Childs first scope.

Ask your fellow astronomers to solve your telescope queries

Childs first scope.

Postby Abg0201 » Sat Nov 12, 2016 11:31 am

Hi all, help please!
Although I've had a passing interest in astronomy, I've never been serious about it so have 0 knowledge to help my son. He is 10 and is expressing a keen interest in the subject and I would like to nurture this in the form of a telescope for star gazing this Christmas. I'm keen to get something that will support him, and not get him Argos crap that will fail and he'll loose interest, but as a total noob I'm getting very confused with the options.
I'm looking to spend about £100, will a scope of this cost allow him to see near earth objects in detail?
Does anyone have any surgestions re brand / models that would be suitable?
Any pit falls I should avoid?
Any help would be appreciated!
Andy.
Abg0201
 
Posts: 2
Joined: Sat Nov 12, 2016 11:13 am

Re: Childs first scope.

Postby Aratus » Sat Nov 12, 2016 3:45 pm

Hello!

There are a lot of options, but often they are different ways of doing the same thing. I would concentrate on getting the best telescope tube you can without paying for fancy mounts and computerisation. The Celestron AstroMaster 70AZ is a 70mm refractor which is a decent size for a beginner. It would be good for the moon and planets. It will show lots of double stars. The brighter clusters and nebulas will look pretty good. It has the advantage of having a built in special lens which shows the image the 'right way' up. That means it can also be used during the day to look at distant objects which increases its usefulness. That does give it a slightly dimmer image at night, but the generous eyepieces it comes with will compensate for that. Don't be tempted to get a barlow lens with this telescope because it will make the image too dim in most circumstances. At some point you could add a 7mm eyepiece to give maximum magnification.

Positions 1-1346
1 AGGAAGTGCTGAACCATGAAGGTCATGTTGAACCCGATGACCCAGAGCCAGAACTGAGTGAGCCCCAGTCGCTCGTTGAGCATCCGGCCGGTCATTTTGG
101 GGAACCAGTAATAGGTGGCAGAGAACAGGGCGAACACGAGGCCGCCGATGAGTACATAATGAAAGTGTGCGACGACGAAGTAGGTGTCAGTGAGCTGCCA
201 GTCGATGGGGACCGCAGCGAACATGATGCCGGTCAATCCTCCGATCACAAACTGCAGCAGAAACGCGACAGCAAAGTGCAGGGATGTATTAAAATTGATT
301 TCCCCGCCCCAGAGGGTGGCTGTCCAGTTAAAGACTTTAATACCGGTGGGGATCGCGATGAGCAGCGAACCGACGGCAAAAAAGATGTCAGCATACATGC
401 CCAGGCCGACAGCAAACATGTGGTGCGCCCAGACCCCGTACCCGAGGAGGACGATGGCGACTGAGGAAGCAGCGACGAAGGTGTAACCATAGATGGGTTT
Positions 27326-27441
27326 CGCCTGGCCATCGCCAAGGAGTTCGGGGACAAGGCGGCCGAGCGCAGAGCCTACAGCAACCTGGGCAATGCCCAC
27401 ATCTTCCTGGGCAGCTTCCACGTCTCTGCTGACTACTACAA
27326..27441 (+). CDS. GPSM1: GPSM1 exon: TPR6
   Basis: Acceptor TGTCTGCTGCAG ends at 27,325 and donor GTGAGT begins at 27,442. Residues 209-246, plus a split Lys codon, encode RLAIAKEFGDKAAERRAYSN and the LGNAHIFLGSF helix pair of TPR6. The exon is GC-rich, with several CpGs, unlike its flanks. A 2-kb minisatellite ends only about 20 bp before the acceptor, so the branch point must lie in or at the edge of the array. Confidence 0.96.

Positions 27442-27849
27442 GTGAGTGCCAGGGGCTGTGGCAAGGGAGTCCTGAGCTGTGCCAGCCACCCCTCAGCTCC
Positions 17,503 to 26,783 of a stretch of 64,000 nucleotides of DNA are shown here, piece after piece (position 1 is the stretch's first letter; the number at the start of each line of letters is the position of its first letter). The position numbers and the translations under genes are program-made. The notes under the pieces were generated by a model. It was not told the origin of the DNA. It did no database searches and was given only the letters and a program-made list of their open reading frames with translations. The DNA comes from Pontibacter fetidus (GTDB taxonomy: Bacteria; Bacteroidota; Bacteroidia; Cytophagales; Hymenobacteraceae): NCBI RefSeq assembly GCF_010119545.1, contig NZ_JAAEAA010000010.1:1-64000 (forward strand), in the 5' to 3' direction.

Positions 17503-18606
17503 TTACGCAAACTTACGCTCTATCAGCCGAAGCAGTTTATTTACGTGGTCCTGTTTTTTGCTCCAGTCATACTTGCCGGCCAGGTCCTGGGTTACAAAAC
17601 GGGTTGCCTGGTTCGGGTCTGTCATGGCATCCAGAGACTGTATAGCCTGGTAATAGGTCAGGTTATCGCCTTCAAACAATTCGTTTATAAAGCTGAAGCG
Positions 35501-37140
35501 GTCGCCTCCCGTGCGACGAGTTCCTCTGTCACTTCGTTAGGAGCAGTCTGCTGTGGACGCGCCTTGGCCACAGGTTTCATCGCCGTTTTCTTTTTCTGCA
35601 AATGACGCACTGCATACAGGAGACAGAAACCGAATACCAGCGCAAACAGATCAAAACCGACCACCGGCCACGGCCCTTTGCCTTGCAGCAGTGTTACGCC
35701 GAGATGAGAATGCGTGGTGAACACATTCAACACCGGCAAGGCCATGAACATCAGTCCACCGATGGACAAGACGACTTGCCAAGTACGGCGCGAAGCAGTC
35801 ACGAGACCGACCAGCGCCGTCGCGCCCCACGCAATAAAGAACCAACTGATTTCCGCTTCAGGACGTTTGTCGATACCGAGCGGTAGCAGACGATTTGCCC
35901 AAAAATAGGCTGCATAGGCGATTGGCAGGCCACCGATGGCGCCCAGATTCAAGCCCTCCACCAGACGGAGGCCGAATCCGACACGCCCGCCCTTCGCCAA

There are other makes of refractor which offer similar features.

As an alternative You could go for a basic 4" reflector, like the Skywatcher Heritage-100P. They are designed for lower magnifications and wider brighter images of clusters and nebulas. The moon would look good, but the planets would require a barlow lens to get some extra magnification. They can't really be used during the day.

I got my first telescope when I was 11, and 45 years on it is still the best Christmas present I have ever had. It wasn't as good as one of these but I used it for years afterwards.
I use an 11" Celestron SCT (CPC 1100) on an equatorial wedge, housed in a 2.2m Pulsar observatory. I use a ZWO ASI1600MC and Canon 500D for imaging.
Aratus
 
Posts: 812
Joined: Tue Jan 12, 2016 2:17 pm
Location: East Lincolnshire

Re: Childs first scope.

Postby Abg0201 » Sat Nov 12, 2016 7:10 pm

Wow thanks Aratus for that really comprehensive reply. I had come across the 100P via this magazine so it was on my horizon, and you have confirmed that for me.
I think ill buy this one and go from here. Thanks again for your advise, really appreciate it.
Andy.
Abg0201
 
Posts: 2
Joined: Sat Nov 12, 2016 11:13 am

Re: Childs first scope.

Postby Aratus » Sat Nov 12, 2016 10:35 pm

My pleasure! They are both good telescopes. From a practical point of view you will need to work out where you can place the Skywatcher at a suitable height, and where it will be steady. Perhaps you can secretly test it with an old table in the garden to make sure it is at a suitable height, and it doesn't wobble. Then on Christmas Day you will be all ready. Let's hope for a clear night! If you have any problems with it, post them up here. There are plenty of knowledgeable people ready to help.
I use an 11" Celestron SCT (CPC 1100) on an equatorial wedge, housed in a 2.2m Pulsar observatory. I use a ZWO ASI1600MC and Canon 500D for imaging.
Aratus
 
Posts: 812
Joined: Tue Jan 12, 2016 2:17 pm
Location: East Lincolnshire


Return to Equipment Advice

Who is online

Users browsing this forum: No registered users and 0 guests

cron